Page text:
Terrorism is a bleak and tragic chapter in our world history books, but it is included for a reason. It is within that mindset that one should view Carlos. Carlos is a 5½ hour film (broken into three episodic chapters) that is as detailed as it is intense. It moves along at a breakneck pace as we follow Carlos across countries and continents, switching currencies and languages with ease. This kind of film transcends the “foreign-language” category because although it is technically a “French” film, it doesn’t have a national identity, due to its wide-ranging cast of characters and settings. It is an incredibly thorough portrait of one of the most notorious terrorists of all time: Carlos the Jackal. The script shines the more detailed and idiosyncratic it gets. For example, the nickname “The Jackal” is never uttered throughout the entire film because the script is filtered through Carlos’ eyes, and those who knew him best. He might have chosen the name Carlos (for he was born Ilich Ramírez Sánchez), but the public was the one to brand him “The Jackal.”
The film is broken into three distinct sections of Carlos’ career. The first section depicts his rise to fame when he started out acting on his own in order to gain the attention of the (then) leader of the PFLP (Popular Front for the Liberation of Palestine), Wadie Haddad. The second episode depicts Carlos leading a team to kidnap eleven OPEC oil ministers (and anyone else who got in the way) to hold for ransom, his most heinous crime. The final act shows the demise of Carlos’ criminal career as he becomes increasingly detached from reality. The film’s structure is your typical “rise and fall” story, but with stylish direction and a real-life anti-hero at its center Carlos is a nerve-shattering portrait of one of history’s most hated criminals.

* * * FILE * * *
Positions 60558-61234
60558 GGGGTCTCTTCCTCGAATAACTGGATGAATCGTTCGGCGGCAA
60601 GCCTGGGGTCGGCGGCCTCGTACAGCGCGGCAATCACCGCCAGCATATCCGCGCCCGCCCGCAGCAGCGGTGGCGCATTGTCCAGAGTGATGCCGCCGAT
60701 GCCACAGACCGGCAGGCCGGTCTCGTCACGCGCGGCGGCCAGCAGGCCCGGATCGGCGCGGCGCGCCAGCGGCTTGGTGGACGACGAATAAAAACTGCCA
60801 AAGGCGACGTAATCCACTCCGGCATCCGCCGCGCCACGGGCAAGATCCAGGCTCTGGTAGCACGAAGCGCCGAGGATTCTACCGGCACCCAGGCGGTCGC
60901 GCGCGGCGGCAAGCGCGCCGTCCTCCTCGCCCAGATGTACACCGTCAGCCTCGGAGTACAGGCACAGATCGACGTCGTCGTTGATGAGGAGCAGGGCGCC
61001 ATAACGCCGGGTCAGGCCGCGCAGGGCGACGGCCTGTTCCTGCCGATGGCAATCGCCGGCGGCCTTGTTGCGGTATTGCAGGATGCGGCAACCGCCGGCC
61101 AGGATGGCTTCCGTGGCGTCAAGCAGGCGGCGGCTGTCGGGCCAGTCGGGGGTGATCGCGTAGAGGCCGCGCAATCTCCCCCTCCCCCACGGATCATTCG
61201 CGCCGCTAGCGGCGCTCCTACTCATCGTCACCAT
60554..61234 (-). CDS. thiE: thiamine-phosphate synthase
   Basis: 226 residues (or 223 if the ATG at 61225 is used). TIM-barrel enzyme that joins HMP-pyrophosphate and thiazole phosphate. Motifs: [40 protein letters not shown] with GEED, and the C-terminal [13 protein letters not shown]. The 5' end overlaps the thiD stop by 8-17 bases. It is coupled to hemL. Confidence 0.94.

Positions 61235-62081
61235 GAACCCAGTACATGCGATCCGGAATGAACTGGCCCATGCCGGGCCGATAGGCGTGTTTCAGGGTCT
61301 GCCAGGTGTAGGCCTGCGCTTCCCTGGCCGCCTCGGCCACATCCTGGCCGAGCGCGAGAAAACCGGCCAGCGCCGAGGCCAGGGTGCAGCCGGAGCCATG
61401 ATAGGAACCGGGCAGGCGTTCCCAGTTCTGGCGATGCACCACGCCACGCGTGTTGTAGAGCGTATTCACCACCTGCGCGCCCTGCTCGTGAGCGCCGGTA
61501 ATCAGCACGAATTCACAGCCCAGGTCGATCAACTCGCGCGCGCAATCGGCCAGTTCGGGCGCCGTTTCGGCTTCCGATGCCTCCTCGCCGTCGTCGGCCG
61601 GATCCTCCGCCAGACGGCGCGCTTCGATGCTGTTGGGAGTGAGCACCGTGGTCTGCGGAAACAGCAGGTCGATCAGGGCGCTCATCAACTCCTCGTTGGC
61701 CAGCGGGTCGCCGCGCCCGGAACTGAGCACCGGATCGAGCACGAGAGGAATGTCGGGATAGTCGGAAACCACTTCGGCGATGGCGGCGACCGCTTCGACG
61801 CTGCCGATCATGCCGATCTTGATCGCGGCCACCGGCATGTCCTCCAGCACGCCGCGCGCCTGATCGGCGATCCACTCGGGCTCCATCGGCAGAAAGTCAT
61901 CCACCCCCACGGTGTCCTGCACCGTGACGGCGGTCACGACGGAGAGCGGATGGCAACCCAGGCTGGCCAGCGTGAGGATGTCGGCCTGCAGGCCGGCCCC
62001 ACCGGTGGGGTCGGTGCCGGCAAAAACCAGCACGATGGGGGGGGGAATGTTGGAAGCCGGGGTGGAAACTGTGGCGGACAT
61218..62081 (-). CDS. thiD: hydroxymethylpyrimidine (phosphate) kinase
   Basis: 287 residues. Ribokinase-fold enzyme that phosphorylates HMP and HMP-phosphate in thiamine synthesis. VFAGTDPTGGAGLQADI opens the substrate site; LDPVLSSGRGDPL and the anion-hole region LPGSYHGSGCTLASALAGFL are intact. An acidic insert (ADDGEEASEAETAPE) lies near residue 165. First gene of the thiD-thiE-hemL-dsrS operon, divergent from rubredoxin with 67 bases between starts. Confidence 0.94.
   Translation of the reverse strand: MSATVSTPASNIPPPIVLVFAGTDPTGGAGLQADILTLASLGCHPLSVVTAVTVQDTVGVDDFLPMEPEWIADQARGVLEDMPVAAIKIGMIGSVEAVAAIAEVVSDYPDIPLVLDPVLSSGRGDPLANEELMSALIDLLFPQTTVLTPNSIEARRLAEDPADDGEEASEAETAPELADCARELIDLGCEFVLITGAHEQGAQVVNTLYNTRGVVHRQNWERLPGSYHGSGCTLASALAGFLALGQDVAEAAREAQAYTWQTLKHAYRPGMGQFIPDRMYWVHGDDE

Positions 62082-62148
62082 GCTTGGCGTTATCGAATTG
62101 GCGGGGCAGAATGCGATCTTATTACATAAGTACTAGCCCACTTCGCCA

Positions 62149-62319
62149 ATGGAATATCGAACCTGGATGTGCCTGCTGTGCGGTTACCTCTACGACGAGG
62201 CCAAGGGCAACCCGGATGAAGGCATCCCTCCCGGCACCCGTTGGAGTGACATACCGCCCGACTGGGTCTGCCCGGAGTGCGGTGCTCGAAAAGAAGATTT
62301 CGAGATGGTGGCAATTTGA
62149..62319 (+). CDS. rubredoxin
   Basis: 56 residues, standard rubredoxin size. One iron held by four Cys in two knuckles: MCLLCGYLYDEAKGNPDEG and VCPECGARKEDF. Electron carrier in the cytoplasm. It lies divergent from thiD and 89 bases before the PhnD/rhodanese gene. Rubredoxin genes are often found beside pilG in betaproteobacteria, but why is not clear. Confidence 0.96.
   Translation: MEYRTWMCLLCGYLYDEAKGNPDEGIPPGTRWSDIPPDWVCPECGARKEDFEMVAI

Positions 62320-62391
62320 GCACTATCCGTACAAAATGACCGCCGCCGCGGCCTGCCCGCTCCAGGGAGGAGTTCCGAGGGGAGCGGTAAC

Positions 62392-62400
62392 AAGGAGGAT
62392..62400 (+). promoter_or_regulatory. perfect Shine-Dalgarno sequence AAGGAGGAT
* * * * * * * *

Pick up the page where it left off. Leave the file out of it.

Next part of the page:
The running time may be staggering, but don’t let that keep you from checking out this harrowing biopic. Five and one-half hours may seem like a long time, but it’s nothing when it covers the span of two decades. Édgar Ramírez plays the titular terrorist and his performance is something to behold. He not only embodies Carlos physically (by gaining quite a few pounds to portray Carlos’ later days), but he plays the role with such conviction and egoism that he actually seems to genuinely buy into his various speeches, which is crucial in portraying the more delusional side of Carlos. Carlos the man was a violent terrorist with ill-conceived rationale, but Carlos the film is a grand cinematic achievement. This tension-filled history lesson is more riveting than any class you’ll ever take.
Note: This film is unrated because it was released on foreign television, but I can assure you the MPAA would have given it an R rating for language, violence, and adult situations.